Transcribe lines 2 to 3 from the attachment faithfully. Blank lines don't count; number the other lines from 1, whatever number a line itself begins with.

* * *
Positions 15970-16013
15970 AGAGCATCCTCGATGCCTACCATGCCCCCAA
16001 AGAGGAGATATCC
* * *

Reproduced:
15970 AGAGCATCCTCGATGCCTACCATGCCCCCAA
16001 AGAGGAGATATCC